Toongabbie was established by the Sisters of the Good Shepherd in 1948 in Toongabbie in western Sydney. It appears that it was established as a holiday home and farm school, with the farm supporting the Home of the Good Shepherd, Ashfield. In 1953, the The Loreto Training School was established at Toongabbie, as an adjunct to the Home of the Good Shepherd, Ashfield. Toongabbie closed in 1960.
A farm property on the site of the first Government House farm was purchased at Toongabbie in 1948 by the Good Shepherd Sisters. The building had been built by convicts and was one of the first convict settlements. The Good Shepherd Sisters appear to have opened Toongabbie as a holiday home and farm school.
Toongabbie was established in response to the need for more accommodation for school age girls under the care of the Good Shepherd Sisters in Sydney. The Home of the Good Shepherd, Ashfield, had seen a dramatic increase in the number of girls it cared for and it was felt the farm at Ashfield was increasingly unsuitable in a growing suburb.
Upon the opening of Toongabbie, the Ashfield farm was transferred to Toongabbie to supply farm produce to Ashfield Convent and the Home of the Good Shepherd, Ashfield. The link between the two children's homes remained strong with the Catholic Weekly reporting a few girls at a time were sent to Toongabbie from Ashfield for two week holidays.
Loreto Training School was established at Toongabbie in 1953, as an adjunct to the Home of the Good Shepherd in Ashfield. In 1954, the Catholic Weekly reported "…girls aged on average between 14 and 15, usually committed by the Child Welfare Department, are maintained, educated and adjusted. There are about 17 such girls at Toongabbie today."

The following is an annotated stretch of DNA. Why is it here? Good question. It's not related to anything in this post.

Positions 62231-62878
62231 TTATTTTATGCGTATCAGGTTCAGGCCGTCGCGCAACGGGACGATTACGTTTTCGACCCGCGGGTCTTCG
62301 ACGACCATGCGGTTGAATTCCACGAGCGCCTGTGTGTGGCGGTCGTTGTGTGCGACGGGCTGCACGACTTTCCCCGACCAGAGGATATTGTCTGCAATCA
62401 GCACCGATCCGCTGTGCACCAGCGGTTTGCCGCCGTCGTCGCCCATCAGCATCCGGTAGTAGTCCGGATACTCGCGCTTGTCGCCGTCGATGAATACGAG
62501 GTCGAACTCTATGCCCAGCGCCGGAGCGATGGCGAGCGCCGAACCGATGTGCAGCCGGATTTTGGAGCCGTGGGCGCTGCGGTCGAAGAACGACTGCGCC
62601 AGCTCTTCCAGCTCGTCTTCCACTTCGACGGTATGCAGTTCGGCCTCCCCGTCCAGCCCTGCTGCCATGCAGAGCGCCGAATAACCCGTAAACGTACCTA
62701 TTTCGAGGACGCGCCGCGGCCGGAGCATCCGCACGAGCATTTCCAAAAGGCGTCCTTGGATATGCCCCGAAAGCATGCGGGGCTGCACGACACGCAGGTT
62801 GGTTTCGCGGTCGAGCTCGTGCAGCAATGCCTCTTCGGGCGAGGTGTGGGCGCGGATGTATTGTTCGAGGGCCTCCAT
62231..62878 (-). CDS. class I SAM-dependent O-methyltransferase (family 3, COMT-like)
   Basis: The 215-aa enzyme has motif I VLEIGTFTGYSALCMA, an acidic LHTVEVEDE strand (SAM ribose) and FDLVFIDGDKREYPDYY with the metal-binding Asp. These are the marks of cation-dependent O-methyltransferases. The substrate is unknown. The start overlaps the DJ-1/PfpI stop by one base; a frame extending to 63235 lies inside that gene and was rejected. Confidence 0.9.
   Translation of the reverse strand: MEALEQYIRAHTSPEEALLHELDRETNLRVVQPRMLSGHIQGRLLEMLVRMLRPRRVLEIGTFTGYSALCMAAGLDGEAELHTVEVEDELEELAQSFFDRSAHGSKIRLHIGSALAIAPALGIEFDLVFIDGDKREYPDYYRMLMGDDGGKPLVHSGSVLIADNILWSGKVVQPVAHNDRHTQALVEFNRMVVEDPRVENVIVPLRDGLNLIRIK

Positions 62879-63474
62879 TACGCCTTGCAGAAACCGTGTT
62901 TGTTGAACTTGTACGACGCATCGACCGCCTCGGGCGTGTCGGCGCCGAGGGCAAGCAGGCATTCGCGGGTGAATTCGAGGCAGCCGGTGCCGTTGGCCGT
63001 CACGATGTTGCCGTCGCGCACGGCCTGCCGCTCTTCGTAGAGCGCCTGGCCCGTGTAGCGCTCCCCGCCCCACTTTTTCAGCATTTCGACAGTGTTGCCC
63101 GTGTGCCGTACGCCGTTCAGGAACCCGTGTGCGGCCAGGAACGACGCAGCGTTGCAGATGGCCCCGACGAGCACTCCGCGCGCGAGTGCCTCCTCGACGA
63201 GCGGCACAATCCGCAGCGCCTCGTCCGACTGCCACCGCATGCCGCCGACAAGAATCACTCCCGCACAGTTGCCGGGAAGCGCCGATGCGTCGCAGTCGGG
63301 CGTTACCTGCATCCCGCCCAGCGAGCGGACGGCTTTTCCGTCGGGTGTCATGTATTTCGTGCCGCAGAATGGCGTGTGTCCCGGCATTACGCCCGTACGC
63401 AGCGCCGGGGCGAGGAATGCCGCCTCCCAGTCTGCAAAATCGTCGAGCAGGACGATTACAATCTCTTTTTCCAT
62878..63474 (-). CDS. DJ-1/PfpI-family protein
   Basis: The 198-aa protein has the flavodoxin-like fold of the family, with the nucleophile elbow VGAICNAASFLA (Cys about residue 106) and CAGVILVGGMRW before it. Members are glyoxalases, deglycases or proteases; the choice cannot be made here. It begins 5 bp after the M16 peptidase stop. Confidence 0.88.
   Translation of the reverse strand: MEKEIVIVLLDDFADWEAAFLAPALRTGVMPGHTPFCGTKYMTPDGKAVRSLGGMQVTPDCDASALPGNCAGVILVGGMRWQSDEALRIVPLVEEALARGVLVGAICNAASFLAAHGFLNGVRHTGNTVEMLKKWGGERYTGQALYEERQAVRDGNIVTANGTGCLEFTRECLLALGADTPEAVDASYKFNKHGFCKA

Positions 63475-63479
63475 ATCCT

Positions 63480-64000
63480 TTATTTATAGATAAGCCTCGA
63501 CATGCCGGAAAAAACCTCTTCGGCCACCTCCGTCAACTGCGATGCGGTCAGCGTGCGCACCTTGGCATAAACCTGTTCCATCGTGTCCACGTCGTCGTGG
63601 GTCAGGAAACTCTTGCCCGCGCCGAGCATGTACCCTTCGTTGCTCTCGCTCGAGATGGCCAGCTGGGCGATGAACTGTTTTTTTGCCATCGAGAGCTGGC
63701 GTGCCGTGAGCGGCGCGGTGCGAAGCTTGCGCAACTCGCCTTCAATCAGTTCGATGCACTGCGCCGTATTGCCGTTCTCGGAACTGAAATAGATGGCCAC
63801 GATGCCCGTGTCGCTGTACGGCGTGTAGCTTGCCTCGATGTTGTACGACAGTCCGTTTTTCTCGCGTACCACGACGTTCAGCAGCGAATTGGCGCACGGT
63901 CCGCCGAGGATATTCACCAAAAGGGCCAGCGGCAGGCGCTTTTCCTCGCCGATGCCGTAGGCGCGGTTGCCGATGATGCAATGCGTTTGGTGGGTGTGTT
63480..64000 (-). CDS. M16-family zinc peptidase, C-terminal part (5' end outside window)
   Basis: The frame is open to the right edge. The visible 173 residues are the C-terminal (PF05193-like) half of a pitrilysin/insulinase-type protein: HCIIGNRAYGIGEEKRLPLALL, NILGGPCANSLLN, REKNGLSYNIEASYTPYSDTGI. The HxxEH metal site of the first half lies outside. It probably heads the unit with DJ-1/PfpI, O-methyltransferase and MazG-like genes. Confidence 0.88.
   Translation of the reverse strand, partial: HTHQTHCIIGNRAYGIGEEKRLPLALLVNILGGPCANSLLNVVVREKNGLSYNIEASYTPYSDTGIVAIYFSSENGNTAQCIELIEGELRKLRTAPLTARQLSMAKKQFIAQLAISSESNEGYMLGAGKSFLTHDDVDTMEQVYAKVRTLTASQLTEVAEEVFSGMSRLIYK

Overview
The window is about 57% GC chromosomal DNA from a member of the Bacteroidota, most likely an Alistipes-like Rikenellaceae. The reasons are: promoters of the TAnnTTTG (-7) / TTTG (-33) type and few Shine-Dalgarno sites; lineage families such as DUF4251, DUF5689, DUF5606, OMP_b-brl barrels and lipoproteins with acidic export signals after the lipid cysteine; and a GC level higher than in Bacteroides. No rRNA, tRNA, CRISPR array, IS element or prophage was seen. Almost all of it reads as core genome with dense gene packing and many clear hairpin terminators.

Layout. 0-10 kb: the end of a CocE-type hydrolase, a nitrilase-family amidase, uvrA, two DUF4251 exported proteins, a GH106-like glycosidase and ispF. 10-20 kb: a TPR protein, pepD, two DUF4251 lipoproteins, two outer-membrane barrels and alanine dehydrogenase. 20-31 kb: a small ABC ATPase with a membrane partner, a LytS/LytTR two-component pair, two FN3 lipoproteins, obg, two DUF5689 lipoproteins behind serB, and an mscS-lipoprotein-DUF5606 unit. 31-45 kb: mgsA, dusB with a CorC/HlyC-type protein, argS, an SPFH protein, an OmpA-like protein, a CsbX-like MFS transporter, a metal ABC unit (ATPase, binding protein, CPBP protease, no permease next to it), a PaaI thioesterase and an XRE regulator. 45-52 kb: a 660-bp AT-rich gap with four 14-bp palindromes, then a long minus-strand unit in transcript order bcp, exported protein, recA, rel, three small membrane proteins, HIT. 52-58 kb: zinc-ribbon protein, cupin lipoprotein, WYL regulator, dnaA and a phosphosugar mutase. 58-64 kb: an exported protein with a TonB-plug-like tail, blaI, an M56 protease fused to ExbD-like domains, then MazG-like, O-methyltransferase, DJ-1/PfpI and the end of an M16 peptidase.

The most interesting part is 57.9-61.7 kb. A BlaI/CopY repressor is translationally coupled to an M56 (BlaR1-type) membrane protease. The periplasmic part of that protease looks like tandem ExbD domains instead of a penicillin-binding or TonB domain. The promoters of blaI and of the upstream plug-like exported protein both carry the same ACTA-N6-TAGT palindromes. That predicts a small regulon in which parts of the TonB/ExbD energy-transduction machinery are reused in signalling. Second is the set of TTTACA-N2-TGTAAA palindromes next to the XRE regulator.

The first teacher at Loreto Training School, Sister Madeleine Casey, was considered an innovative educator, who was brought over from New Zealand specifically to open the school with a focus on collaborative learning and open place environments.
Toongabbie closed in 1960 as a result of increased costs making it no longer economically viable for the Good Shepherd Sisters to run their own farm.
Below is an extract from the Good Shepherd Sisters Sydney 1913-2013: A brief history discussing Toongabbie:
The property served also as a new home for a small number of women with a disability. After a few years the Loreto Training School was established at Toongabbie, as an adjunct to Ashfield. Here, young girls of school age (14-15) were educated and trained successfully in the Open Plan System. They profited by the fresh air and open surroundings of Toongabbie and a large number of girls were transferred from Ashfield in the ensuing years. Girls were also sent to Toongabbie by the Children's Court, Child Welfare Department, Catholic Welfare Department or placed privately.
Sources used to compile this entry: This entry has been updated with information received from the record holders as part of the Records Access Documentation grants. The source documents are held in the eScholarship Research Centre files at the University of Melbourne, including the Good Shepherd Sisters Sydney, Good Shepherd Sisters Sydney 1913-2013: A brief history, Good Shepherd, Ashfield, NSW, 2013 and 'Here is the Truth on the Ashfield Home', Catholic Weekly, 9 Sep 1954, pp. 1-4, http://nla.gov.au/nla.news-article146800231.
Prepared by: Nicola Laurent
Created: 11 May 2011, Last modified: 24 November 2020